N. Scott Momaday was a Native American author who wrote about Native Americans. His 1969 novel "House Made of Dawn" tells the story of Abel, a young man who grew up on a New Mexico reservation. Abel returns from the war to resume his life on the reservation but goes to prison after killing a man that he suspects of witchcraft. Upon Abel's release, he tries and fails to assimilate into white America.

The story jumps around in perspective and time, sometimes making it difficult to follow. But Momaday brings things together eventually.

Momaday is primarily known as a poet, which explains the beauty of his prose throughout this book. The following passage describes Abel's impression of the desert landscape:

"The clouds were always there, huge, sharply described, and shining in the pure air. But the great feature of the valley was its size. It was almost too great for the eye to hold, strangely beautiful and full of distance. Such vastness makes for illusion, a kind of illusion that comprehends reality, and where it exists there is always wonder and exhilaration. He looked at the facets of a boulder that lay balanced on the edge of the land, and the first thing beyond, the vague misty field out of which it stood, was the floor of the valley itself, pale and blue-green, miles away. He shifted the focus of his gaze, and he could just make out the clusters of dots that were cattle grazing along the river in the faraway plain."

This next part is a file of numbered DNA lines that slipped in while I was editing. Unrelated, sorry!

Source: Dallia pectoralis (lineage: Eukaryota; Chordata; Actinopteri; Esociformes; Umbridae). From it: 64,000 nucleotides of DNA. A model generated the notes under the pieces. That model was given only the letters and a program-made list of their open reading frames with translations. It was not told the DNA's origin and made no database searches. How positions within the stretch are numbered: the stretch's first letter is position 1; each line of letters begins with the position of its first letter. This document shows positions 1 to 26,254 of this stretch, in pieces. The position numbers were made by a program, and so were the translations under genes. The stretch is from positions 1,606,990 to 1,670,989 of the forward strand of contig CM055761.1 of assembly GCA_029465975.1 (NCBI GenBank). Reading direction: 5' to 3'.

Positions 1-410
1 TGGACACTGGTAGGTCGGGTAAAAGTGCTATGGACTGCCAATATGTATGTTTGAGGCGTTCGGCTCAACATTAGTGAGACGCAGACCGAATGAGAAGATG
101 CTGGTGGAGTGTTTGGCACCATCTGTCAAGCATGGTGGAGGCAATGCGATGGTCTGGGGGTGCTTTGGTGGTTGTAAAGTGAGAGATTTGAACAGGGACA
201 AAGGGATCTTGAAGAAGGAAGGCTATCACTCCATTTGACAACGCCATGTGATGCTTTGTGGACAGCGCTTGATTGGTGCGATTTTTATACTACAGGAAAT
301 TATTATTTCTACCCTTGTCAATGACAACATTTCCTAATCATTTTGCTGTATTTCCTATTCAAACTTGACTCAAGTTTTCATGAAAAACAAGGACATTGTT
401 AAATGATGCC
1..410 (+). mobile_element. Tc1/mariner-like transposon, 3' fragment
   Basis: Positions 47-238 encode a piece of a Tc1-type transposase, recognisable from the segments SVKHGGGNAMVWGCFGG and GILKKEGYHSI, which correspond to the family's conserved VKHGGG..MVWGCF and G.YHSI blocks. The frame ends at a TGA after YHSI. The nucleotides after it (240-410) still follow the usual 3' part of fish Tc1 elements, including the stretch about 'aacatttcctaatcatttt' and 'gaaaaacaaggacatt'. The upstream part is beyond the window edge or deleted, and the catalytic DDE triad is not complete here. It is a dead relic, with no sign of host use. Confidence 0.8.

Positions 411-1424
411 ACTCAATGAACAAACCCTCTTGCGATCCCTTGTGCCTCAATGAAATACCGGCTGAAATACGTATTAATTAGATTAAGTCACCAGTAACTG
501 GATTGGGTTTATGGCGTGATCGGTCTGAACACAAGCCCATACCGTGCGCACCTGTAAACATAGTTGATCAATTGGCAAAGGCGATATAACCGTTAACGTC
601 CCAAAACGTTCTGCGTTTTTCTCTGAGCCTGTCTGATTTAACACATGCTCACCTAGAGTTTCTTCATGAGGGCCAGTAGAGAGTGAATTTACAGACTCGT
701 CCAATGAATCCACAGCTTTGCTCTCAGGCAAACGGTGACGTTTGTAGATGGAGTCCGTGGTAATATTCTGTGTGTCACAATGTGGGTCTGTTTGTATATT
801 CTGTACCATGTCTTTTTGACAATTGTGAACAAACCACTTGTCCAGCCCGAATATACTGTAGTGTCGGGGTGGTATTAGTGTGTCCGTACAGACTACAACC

"Dawn" was written when few mainstream novels were by or about Native Americans. It shed light on the alienation suffered by Indians in this country and broke down barriers for other native writers. Its Pulitzer Prize opened the door for other Indian writers to follow.

It portrays the struggle of a man trying to reconcile the two worlds in which he lives, fitting into neither. It describes the effects of PTSD. It highlights those struggling with mental health issues and how they cope. And it is a tale of self-destruction.